Thursday's Daily Pulse
What you need to know about Florida today
Florida ports, travel agencies and passengers await the return of cruises
Cruise enthusiasts are ready to set sail after a year of uncertainty as cruises return to the ports in Florida. Port officials and travel agents are also ready for the ports to reopen to cruise traffic. “Florida has long been the global headquarters for the cruise industry — not only for their actual corporate headquarters, but for cruise home ports and cruise transit ports,” Florida Ports Council President Michael Rubin said. “The return of this industry means millions of state and local revenues, and hundreds of thousands of jobs.” [Source: WUFT]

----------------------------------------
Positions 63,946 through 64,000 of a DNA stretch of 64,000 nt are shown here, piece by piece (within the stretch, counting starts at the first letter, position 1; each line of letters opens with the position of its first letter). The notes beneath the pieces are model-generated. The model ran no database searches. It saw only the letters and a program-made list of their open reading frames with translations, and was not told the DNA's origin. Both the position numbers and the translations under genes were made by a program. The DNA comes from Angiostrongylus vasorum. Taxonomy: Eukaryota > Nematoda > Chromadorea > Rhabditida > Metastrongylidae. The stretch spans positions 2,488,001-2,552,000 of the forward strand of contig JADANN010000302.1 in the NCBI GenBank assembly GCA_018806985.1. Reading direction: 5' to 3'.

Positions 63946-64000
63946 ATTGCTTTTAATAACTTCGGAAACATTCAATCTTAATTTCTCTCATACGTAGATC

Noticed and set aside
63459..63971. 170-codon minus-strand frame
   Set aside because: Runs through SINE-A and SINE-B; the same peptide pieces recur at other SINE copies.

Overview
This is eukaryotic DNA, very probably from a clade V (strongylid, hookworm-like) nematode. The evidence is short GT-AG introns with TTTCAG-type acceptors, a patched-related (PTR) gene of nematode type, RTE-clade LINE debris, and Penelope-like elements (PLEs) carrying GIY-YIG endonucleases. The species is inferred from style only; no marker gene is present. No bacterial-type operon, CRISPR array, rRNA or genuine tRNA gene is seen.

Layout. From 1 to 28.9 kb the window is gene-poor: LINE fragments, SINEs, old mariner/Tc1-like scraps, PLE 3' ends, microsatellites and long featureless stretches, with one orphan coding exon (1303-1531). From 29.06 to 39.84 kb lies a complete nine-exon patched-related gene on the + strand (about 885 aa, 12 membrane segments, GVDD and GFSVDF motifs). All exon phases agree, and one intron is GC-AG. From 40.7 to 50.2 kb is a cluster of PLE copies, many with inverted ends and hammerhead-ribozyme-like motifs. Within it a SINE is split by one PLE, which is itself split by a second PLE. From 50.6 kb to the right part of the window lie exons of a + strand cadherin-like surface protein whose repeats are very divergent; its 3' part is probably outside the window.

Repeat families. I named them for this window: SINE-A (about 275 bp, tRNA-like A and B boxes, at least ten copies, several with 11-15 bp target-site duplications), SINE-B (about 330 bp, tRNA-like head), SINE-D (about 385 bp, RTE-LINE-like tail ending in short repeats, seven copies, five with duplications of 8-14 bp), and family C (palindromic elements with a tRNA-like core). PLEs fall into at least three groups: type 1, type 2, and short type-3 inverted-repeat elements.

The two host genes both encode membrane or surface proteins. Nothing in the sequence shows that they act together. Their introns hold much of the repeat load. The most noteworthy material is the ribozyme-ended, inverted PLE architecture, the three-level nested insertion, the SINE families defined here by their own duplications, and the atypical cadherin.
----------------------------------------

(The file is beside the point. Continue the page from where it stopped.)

DeSantis dismisses calls for a red tide state of emergency
Gov. Ron DeSantis toured the Tampa Bay region by boat Wednesday and pledged continued support for ongoing efforts to combat a red tide algae bloom killing marine life and impacting the region’s economy. Although DeSantis said his administration is “committed to being in this fight,” environmental groups expressed disappointment that the governor has ignored calls for him to implement a state of emergency in the region. St. Petersburg Mayor Rick Kriseman, for example, said in a tweet on Wednesday “the politicization of the governor's response to red tide is truly sickening.” [Source: News Service of Florida]
What’s going on with gas prices? AAA’s Mark Jenkins explains